Physical inactivity in children is a major public health risk factor and national health objective. Ethnic-minorities and low income children engage in less physical activity and experience an increased risk of cardiovascular disease. Thus, promoting health-enhancing and sustainable physical activity levels across childhood and adolescence contributes to their health later as adults. There is a need for pediatric physical activity interventions to address the developmental processes (i.e., motor development and psychological constructs including perceived competence) in young children as these factors are established correlates of physical activity. This study will investigate the immediate and long-term effects of a motor skills - the Child Health and Motor Program (CHAMP) on motor competence, perceived motor competence, and physical activity in preschool-age children. The long-term goal of our work is to provide evidence-based intervention strategies to promote positive trajectories of health in children.
The specific aims are to: 1) examine the immediate post-intervention effect of CHAMP (compared to control participants) on motor competence, perceived motor competence, and physical activity in preschool-age children; 2) assess the sustainable effect of CHAMP (compared to control participants) on motor competence, perceived motor competence, and physical activity across middle childhood; and 3) examine and compare the immediate and long-term mediating effects of perceived motor competence on the relationship between motor competence and physical activity in preschool-age children. We hypothesize that children in CHAMP, compared to control, will demonstrate higher levels of motor competence, perceived motor competence, and physical activity at post-intervention and across the 3-year follow-up. This study will consist of a cluster randomized control trial and CHAMP will be implemented in a predominantly minority and low income population, Head Start preschoolers (N = 300; 3.5-5 years old). Thirty c lasses of preschool children will be randomly assigned to either the treatment (CHAMP, n = 15) or control (normal preschool free-play/recess, n = 15) condition. The CHAMP intervention will be implemented for 30 minutes/day 4 days per week for 30 weeks. Data will be collected on: a) 7-day physical activity levels using accelerometry, b) process- and product-oriented motor skill competence c) perceived motor competence. Positive findings will support the development of early childhood motor competence and physical activity programs that promote positive and sustainable physical activity behaviors that contribute to healthy growth and development.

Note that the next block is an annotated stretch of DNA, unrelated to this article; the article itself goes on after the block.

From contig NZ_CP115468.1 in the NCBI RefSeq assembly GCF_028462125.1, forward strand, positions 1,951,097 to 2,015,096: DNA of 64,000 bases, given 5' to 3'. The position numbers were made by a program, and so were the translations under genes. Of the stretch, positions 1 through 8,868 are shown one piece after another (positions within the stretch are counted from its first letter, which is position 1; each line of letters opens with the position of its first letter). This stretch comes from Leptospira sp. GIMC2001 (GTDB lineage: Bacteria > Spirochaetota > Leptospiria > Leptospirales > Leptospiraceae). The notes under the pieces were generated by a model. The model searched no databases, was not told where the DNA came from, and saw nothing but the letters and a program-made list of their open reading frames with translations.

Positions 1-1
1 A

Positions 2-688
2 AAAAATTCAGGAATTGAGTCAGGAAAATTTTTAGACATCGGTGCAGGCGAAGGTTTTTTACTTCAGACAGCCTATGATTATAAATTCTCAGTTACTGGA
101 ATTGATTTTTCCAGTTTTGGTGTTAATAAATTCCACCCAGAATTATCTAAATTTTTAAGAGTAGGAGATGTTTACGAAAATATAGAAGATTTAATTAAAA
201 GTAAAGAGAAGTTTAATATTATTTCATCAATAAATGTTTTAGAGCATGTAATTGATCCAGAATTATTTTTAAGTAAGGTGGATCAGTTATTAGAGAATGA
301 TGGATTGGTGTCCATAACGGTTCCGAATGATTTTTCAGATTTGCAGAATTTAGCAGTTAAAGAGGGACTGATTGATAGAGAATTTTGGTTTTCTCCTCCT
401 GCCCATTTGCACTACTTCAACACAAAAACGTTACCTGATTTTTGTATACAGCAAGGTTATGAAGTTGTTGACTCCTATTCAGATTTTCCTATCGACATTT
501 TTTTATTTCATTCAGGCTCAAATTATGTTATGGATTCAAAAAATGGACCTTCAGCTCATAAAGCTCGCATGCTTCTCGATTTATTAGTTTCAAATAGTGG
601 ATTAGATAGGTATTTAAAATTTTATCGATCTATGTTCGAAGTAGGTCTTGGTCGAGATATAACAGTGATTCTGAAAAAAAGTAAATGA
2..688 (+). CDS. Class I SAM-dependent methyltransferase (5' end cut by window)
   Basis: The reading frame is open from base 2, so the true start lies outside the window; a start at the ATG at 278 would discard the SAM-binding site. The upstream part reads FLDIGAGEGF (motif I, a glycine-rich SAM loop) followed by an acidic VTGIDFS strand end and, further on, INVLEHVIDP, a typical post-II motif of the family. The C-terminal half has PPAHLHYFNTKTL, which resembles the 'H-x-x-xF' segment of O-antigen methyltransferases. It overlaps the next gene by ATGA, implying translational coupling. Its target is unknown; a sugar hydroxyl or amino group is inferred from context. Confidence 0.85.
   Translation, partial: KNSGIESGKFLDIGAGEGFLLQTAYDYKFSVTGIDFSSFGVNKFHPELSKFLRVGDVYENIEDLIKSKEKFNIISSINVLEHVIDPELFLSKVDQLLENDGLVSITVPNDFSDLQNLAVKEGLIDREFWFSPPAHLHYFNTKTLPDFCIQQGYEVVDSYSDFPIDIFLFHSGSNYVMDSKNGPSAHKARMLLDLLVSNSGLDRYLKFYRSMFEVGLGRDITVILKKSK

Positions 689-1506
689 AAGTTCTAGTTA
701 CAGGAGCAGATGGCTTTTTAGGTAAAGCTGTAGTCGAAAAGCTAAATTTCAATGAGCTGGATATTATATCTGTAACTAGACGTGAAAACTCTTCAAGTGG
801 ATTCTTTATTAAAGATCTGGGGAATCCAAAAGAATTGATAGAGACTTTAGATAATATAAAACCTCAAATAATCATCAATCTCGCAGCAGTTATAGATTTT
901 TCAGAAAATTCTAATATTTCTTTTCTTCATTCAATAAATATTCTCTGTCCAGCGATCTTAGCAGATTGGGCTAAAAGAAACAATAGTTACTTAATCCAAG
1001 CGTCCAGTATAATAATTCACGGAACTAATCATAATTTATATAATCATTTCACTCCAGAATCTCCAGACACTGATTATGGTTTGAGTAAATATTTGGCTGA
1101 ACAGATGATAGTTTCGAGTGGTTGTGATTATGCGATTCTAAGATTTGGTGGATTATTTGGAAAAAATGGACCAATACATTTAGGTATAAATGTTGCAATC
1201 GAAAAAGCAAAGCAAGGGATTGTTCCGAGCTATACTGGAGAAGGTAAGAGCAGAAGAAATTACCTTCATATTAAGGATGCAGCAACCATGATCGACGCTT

Physical inactivity in children is a major public health risk factor and a health objective for the nation. This study aims to investigate the short- and long-term effects of a movement and physical activity program ? the Children Health and Motor Programs (CHAMP) on motor competence, perceived motor competence, and physical activity. The long term goal is to provide evidence-based movement experiences during the early childhood years that promote and contribute to overall healthy growth and development.